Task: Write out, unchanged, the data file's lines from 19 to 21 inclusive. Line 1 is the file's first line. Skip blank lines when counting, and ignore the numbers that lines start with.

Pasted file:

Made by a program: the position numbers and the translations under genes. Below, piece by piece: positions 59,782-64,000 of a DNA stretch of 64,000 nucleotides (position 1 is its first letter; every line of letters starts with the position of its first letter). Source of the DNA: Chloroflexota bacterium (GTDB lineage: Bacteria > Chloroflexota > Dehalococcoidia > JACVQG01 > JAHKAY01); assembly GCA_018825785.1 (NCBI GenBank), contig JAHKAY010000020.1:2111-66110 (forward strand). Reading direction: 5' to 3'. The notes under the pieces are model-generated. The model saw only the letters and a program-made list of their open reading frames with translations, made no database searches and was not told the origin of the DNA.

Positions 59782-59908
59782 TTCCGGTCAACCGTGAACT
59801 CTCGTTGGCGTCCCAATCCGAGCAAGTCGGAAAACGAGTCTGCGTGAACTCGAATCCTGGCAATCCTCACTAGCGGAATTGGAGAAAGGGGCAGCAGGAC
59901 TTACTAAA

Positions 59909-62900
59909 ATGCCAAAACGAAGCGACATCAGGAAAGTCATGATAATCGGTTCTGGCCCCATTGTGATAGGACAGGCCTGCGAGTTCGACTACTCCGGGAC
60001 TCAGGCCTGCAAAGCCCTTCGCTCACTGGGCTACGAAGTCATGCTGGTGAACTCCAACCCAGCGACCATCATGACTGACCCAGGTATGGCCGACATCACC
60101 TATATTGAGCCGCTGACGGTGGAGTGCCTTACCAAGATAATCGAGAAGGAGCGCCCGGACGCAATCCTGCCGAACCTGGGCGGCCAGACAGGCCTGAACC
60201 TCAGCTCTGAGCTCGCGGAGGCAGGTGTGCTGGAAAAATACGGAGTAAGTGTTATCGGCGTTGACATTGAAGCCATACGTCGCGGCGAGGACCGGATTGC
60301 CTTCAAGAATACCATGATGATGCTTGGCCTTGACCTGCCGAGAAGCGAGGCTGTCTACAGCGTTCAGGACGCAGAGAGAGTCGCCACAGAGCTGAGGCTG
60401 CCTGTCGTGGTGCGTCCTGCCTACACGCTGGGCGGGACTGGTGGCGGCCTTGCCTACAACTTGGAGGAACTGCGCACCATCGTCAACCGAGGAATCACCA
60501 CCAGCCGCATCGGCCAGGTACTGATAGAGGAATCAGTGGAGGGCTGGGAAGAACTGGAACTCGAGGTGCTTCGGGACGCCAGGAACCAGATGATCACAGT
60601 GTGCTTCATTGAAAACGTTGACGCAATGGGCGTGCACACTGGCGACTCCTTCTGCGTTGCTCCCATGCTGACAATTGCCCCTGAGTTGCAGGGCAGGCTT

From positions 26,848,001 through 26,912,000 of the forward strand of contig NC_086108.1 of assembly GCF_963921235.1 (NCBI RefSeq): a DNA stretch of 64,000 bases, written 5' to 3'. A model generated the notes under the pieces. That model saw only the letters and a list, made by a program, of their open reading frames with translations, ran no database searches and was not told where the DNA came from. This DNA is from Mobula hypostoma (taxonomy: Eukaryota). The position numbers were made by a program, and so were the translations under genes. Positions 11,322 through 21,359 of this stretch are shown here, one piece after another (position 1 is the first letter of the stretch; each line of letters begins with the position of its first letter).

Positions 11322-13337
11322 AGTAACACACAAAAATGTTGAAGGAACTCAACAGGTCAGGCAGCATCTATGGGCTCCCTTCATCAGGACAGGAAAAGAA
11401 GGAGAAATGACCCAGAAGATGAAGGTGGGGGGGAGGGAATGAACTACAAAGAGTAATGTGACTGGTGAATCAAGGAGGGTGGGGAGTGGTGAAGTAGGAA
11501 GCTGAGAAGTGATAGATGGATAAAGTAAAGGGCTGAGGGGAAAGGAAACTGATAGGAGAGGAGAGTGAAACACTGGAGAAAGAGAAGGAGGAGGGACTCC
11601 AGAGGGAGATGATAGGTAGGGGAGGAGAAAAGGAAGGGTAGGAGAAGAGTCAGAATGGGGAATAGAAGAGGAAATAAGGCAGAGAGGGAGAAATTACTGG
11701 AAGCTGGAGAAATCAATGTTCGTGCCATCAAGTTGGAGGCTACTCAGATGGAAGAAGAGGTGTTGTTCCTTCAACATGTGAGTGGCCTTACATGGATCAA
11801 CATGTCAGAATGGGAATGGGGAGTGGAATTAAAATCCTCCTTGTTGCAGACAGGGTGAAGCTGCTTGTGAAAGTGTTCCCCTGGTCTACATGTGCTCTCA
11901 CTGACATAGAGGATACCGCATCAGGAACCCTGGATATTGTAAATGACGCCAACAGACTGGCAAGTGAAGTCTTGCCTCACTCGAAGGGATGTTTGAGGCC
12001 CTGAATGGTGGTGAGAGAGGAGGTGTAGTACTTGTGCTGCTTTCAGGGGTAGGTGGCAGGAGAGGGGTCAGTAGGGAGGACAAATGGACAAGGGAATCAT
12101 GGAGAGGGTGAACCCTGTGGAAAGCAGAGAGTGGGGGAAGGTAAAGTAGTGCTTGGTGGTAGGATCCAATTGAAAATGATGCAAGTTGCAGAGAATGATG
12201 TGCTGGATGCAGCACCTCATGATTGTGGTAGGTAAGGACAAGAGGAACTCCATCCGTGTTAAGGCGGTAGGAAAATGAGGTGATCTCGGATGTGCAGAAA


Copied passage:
11501 GCTGAGAAGTGATAGATGGATAAAGTAAAGGGCTGAGGGGAAAGGAAACTGATAGGAGAGGAGAGTGAAACACTGGAGAAAGAGAAGGAGGAGGGACTCC
11601 AGAGGGAGATGATAGGTAGGGGAGGAGAAAAGGAAGGGTAGGAGAAGAGTCAGAATGGGGAATAGAAGAGGAAATAAGGCAGAGAGGGAGAAATTACTGG
11701 AAGCTGGAGAAATCAATGTTCGTGCCATCAAGTTGGAGGCTACTCAGATGGAAGAAGAGGTGTTGTTCCTTCAACATGTGAGTGGCCTTACATGGATCAA